Thoughts About Business School


bschoolDespite being kind of a closet fuck-up, I am always happy when I can provide opinions to guide people through their life’s decisions. I have a young friend who has been mulling over graduate school, including business school, which I attended a few years ago. She sent me a note with a series of questions which I answered truthfully. Thinking that this might be helpful to some of you, I am transferring these questions and answers to my blog today, with strategic parts of my answer obscured (to preserve what’s left of my anonymity). Would love to hear your thoughts, questions or comments, either in the comments section below or via any other channels where you may know me.

1) What your the biggest takeaway after graduating bschool?

I’m not sure how to interpret “takeaway” but despite this being question #1, I’m answering it last– so I’ll answer with information that isn’t shared below.  I think having gone through the whole process, and despite some of the challenges and misgivings I have had about the experience, I feel really blessed to have done this in my life. I think it’s true that you value the things that you have to work the hardest for. Bschool was never really in my life plan and it’s not something—not at the point of admission, not at the point of attending—that came easily to me. I was rejected the 1st time I applied, I was waitlisted up to the last minute the 2nd time and had to push for admission (and received a phone call acceptance and had to move within a one month!), I struggled in the classes, was on academic probation—it was all super hard! But I also know that I worked harder and I made it and there is something satisfying about that.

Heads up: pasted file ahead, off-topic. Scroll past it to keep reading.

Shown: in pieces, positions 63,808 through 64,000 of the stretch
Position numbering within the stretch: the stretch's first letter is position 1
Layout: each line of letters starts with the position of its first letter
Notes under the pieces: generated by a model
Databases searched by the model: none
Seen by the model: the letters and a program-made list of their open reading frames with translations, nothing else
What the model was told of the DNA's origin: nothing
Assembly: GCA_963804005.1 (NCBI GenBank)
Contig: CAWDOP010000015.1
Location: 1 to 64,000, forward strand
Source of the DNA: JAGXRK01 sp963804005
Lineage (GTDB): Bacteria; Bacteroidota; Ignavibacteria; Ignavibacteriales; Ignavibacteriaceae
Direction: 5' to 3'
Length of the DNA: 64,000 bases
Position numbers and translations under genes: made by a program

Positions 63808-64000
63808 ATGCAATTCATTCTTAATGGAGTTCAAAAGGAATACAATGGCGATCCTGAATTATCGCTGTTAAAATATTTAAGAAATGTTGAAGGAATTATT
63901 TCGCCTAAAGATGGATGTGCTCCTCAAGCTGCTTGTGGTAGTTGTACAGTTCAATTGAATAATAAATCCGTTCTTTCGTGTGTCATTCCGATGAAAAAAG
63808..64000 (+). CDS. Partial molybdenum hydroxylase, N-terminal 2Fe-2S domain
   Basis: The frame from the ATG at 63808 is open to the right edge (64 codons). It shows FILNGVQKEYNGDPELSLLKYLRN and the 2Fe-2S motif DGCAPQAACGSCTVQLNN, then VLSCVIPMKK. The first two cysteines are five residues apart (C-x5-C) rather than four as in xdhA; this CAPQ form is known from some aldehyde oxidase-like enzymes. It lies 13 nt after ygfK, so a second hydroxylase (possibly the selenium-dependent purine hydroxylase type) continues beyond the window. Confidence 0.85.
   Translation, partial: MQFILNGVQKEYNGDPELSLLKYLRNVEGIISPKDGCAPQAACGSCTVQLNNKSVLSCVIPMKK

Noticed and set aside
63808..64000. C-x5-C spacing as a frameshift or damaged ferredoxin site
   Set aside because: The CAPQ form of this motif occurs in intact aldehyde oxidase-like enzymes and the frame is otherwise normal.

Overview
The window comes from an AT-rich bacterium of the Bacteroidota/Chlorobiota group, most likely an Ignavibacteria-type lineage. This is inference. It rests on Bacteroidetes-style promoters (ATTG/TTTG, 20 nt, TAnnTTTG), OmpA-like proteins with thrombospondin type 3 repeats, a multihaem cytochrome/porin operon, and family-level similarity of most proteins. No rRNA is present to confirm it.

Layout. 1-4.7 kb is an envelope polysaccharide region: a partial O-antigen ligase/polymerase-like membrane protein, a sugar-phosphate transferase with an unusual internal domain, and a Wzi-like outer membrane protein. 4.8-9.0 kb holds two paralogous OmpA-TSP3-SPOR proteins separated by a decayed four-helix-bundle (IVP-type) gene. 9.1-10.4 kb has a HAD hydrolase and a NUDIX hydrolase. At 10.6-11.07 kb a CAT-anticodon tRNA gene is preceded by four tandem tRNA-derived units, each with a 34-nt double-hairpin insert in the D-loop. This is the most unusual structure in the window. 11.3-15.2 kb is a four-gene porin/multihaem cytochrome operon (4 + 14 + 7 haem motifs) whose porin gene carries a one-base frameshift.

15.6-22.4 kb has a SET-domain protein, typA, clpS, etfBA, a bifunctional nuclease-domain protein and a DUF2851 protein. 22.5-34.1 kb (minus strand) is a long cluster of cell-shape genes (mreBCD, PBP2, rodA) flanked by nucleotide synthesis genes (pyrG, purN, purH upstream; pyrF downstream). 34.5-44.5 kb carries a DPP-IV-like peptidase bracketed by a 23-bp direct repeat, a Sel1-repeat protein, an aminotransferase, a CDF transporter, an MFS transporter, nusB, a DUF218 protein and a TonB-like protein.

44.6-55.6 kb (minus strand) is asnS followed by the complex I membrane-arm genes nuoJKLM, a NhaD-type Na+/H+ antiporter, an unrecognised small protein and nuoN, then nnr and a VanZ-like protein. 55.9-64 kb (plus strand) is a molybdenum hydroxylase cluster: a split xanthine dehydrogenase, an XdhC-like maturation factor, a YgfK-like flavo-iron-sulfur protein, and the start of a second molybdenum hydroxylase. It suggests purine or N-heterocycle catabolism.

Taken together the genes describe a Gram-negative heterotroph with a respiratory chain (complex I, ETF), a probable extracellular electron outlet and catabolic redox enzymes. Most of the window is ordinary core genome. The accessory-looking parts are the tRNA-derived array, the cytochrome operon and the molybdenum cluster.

I don’t boast about the MBA and in fact more of the time it’s people telling me what they think of me because I have it (and usually it’s positive) rather than me talking about it proactively. But I do think that I am part of a reasonably elite group. In some ways, it’s an honor to have been given this opportunity and I do think I gained a lot from it. So in that vein, it’s like a prize that I feel proud to have earned.

2) What is the one thing you wish you knew before you had applied that would have help set expectations about bschool or make the app process easier?

That bschool admission is a numbers game. Every school will list the average stats of their current class on the website and you should really look at these numbers in assessing your likelihood of admission. In college, admissions is different b/c I think the goals are different. They want some level of diversity, promise and potential in students, etc. And frankly, they have more spots to fill. So usually when you are applying for undergraduate admission, you have your safety schools, you have your reach schools etc. And sometimes the results are really jarring for comparable schools: like getting into UCLA but not UC Berkeley or whatever. For bschool, I don’t think there is that level of flexible hope. Your GPA has to be good, your GMAT has to be good, your work history should be substantial, etc. I think it’s just a much more cut and dry process.